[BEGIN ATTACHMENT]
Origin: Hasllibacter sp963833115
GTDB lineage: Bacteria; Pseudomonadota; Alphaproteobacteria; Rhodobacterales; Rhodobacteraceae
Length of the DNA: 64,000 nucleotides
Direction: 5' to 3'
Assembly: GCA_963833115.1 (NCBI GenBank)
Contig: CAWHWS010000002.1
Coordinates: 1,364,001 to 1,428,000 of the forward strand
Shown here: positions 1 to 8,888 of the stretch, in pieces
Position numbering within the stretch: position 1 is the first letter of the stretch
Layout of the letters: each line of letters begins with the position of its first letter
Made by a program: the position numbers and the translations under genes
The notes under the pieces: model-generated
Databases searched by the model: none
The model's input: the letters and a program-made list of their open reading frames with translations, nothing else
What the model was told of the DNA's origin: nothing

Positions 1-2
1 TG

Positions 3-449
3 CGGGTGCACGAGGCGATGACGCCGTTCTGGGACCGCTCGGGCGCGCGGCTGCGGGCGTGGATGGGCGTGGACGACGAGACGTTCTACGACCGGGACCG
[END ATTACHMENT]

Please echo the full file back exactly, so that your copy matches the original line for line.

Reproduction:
Origin: Hasllibacter sp963833115
GTDB lineage: Bacteria; Pseudomonadota; Alphaproteobacteria; Rhodobacterales; Rhodobacteraceae
Length of the DNA: 64,000 nucleotides
Direction: 5' to 3'
Assembly: GCA_963833115.1 (NCBI GenBank)
Contig: CAWHWS010000002.1
Coordinates: 1,364,001 to 1,428,000 of the forward strand
Shown here: positions 1 to 8,888 of the stretch, in pieces
Position numbering within the stretch: position 1 is the first letter of the stretch
Layout of the letters: each line of letters begins with the position of its first letter
Made by a program: the position numbers and the translations under genes
The notes under the pieces: model-generated
Databases searched by the model: none
The model's input: the letters and a program-made list of their open reading frames with translations, nothing else
What the model was told of the DNA's origin: nothing

Positions 1-2
1 TG

Positions 3-449
3 CGGGTGCACGAGGCGATGACGCCGTTCTGGGACCGCTCGGGCGCGCGGCTGCGGGCGTGGATGGGCGTGGACGACGAGACGTTCTACGACCGGGACCG